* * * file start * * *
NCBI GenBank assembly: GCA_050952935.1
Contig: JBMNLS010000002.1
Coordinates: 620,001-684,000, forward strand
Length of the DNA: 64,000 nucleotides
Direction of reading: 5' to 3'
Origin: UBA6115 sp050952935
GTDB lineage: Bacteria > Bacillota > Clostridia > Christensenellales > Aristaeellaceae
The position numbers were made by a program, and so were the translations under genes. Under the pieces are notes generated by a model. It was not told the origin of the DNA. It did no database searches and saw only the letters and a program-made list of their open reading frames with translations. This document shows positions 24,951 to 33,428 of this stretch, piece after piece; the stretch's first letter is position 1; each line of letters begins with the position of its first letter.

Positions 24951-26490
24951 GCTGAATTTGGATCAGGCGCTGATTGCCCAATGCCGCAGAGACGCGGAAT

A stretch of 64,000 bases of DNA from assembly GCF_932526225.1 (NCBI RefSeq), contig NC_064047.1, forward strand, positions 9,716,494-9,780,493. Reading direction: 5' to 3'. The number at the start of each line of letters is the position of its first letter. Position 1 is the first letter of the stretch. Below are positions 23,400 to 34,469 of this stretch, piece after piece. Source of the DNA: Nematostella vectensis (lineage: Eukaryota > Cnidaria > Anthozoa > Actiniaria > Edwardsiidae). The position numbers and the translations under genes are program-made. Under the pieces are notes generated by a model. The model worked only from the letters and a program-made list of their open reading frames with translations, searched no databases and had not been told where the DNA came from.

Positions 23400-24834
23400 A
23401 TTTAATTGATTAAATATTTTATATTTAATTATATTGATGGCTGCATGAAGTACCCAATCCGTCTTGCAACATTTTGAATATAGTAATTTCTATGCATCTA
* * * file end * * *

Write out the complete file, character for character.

NCBI GenBank assembly: GCA_050952935.1
Contig: JBMNLS010000002.1
Coordinates: 620,001-684,000, forward strand
Length of the DNA: 64,000 nucleotides
Direction of reading: 5' to 3'
Origin: UBA6115 sp050952935
GTDB lineage: Bacteria > Bacillota > Clostridia > Christensenellales > Aristaeellaceae
The position numbers were made by a program, and so were the translations under genes. Under the pieces are notes generated by a model. It was not told the origin of the DNA. It did no database searches and saw only the letters and a program-made list of their open reading frames with translations. This document shows positions 24,951 to 33,428 of this stretch, piece after piece; the stretch's first letter is position 1; each line of letters begins with the position of its first letter.

Positions 24951-26490
24951 GCTGAATTTGGATCAGGCGCTGATTGCCCAATGCCGCAGAGACGCGGAAT

A stretch of 64,000 bases of DNA from assembly GCF_932526225.1 (NCBI RefSeq), contig NC_064047.1, forward strand, positions 9,716,494-9,780,493. Reading direction: 5' to 3'. The number at the start of each line of letters is the position of its first letter. Position 1 is the first letter of the stretch. Below are positions 23,400 to 34,469 of this stretch, piece after piece. Source of the DNA: Nematostella vectensis (lineage: Eukaryota > Cnidaria > Anthozoa > Actiniaria > Edwardsiidae). The position numbers and the translations under genes are program-made. Under the pieces are notes generated by a model. The model worked only from the letters and a program-made list of their open reading frames with translations, searched no databases and had not been told where the DNA came from.

Positions 23400-24834
23400 A
23401 TTTAATTGATTAAATATTTTATATTTAATTATATTGATGGCTGCATGAAGTACCCAATCCGTCTTGCAACATTTTGAATATAGTAATTTCTATGCATCTA